Whether ticks are a problem all year round where you live or just a few seasons out of the year, they do pose a serious health hazard. Ticks can transmit infectious diseases like Lyme disease, which can cause chronic and debilitating health problems if left untreated.
You’ve probably heard it said that you should use tweezers to remove a tick. However, this should be avoided if possible because the chance is high that part of the tick will break off underneath your skin. Gross, we know. Don’t despair; there are ways remove a tick safely without using tweezers and keep the area around the bite from becoming inflamed and risking any infection.
How to remove a tick without tweezers
Start with a cotton ball soaked in either rubbing alcohol or liquid dish soap and place it on the tick. This not only cleans the area surrounding the bite but can also motivate the tick to back itself out of the skin.
For a swift removal, use thin, unwaxed floss or another type of thin string (preferably waxed) to wrap around the tick’s head, as close to the skin as possible, and pull. Just be sure you pull straight up to avoid it sticking underneath.
Once the tick has been removed, clean the skin with soap and water and dry your skin off. Put the tick in a container with alcohol and label it with the date it was removed in case you start showing symptoms of Lyme disease or another tick-borne illness. This allows you to bring it to the doctor, where they can quickly identify the type of tick and a treatment plan.
Tick remover kits
There are tick removal tool kits available online that can help you feel more confident removing a tick on your own. This TickCheck kit is available on Amazon and comes with two tick remover tools that allow you to remove ticks of all sizes. Simply slide the “fork” underneath the tick’s head and pry it in an upward motion. This kit also comes with a tick identification card to help you identify what type of tick you are dealing with, so you know if there is cause for concern.
If you’re concerned you may have encountered a virus-carrying tick, call your doctor right away. While many tick bites are harmless, there are a few that can lead to some truly concerning health complications, such as Lyme disease.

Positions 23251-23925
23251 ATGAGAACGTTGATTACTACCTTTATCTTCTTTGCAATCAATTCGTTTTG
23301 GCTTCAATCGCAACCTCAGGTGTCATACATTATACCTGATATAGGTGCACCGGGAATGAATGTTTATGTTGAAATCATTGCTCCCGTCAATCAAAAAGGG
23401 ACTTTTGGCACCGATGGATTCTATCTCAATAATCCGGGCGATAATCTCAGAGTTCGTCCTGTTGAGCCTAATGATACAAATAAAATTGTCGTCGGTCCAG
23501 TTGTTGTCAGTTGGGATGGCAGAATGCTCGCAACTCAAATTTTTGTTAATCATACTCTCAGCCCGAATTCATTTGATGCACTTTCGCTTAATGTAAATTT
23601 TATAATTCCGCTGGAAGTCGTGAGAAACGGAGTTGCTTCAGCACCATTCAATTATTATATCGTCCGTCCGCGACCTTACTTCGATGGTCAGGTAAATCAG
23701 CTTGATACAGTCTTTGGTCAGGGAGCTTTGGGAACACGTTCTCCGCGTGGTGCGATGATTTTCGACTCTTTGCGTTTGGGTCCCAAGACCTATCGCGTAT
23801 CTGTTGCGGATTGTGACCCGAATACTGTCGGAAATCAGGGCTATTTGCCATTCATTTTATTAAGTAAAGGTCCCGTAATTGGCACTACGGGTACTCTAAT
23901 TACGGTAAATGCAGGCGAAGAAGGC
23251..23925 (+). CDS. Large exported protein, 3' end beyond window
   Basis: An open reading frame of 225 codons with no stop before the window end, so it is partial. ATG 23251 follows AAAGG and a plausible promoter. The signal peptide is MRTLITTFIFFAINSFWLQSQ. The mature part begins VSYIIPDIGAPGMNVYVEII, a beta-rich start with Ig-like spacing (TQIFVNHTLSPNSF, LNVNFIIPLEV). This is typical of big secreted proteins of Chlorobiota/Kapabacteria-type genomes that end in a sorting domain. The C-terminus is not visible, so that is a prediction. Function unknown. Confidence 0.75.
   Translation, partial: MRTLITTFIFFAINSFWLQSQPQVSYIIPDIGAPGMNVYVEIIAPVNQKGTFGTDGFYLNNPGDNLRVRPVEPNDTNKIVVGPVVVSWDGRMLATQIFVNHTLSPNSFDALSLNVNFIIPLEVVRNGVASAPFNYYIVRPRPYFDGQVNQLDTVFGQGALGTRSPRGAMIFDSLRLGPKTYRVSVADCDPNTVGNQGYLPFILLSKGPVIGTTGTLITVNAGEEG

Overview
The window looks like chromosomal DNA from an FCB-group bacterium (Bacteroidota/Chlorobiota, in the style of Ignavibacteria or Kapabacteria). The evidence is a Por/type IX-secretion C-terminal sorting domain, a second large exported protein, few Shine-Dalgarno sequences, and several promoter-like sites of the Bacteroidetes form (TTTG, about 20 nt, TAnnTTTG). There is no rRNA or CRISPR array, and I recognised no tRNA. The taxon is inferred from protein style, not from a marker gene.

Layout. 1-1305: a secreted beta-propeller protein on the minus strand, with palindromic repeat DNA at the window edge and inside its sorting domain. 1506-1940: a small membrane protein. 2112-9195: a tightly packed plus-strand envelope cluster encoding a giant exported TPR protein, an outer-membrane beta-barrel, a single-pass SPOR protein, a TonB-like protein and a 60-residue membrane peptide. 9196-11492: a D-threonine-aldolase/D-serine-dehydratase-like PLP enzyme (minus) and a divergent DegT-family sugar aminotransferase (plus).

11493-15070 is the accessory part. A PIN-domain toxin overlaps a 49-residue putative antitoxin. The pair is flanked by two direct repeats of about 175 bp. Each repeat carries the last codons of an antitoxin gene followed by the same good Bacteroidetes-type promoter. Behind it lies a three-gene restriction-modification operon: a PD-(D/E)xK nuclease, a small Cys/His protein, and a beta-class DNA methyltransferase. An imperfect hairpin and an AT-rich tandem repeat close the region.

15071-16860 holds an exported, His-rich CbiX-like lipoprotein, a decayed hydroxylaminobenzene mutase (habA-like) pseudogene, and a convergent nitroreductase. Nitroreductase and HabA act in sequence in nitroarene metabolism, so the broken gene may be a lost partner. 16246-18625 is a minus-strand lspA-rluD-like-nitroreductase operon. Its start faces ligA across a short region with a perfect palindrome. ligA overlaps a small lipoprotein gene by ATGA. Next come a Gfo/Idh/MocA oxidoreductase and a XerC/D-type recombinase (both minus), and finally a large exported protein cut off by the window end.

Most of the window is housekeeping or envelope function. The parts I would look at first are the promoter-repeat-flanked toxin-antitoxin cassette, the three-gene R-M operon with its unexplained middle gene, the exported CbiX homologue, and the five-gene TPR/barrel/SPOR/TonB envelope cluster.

What is Lyme disease?
Tick bites can be found anywhere, but they’re usually found in hard-to-see places like the groin, scalp, and under your arms. If a tick bite is left untreated, Lyme disease (as well as other diseases) can cause health problems that affect a person’s joints, heart, and nervous system. If caught early, you can be treated with antibiotics, and there shouldn’t be long-term effects.
One way to spot an offending tick is if you notice a skin rash that looks like a bullseye, or if you experience a fever, chills, fatigue, or muscle aches after the bite. If that happens, call your doctor immediately.
Southern Tick-Associated Rash Illness (STARI) is another condition that can be caused by a tick bite. This can also form a bullseye pattern around the site of the tick bite but has different symptoms and treatment plans. Rocky Mountain Spotted Fever (RMSF), also carried by ticks, can cause a rash that does not look like a bullseye, but it can cause illness, so if you are unsure at all, please visit your doctor for a thorough check.
Keep ticks at bay
None of this sounds fun, we know, and while we can’t guarantee you’ll never get a tick bite, there are things you can do to minimize the likelihood you’ll encounter these little creatures in the wild.
Prevention is one of the best ways to manage tick season. This can be hard if you’re an avid outdoors person, but not impossible. Walking on trails versus in wooded areas, wearing long sleeves and long pants, and avoiding grassy areas during tick season are all easy ways to help avoid ticks.
After you spend time outside, always do a tick check of your body, especially in your hair, behind your ears, in your groin area, and on the backs of your knees. Ticks like dark, warm places and they aren’t always easy to spot. Depending on the tick type, they can be as small as a grain of dirt. Be diligent about looking — it could prevent serious health problems in the future.
Getting outside is great, but so is being safe. If you do discover a tick has latched onto your body, don’t panic, reach for our simple tick removal guide, and remember: when in doubt, call your doctor. It’s always better to be safe than sorry.
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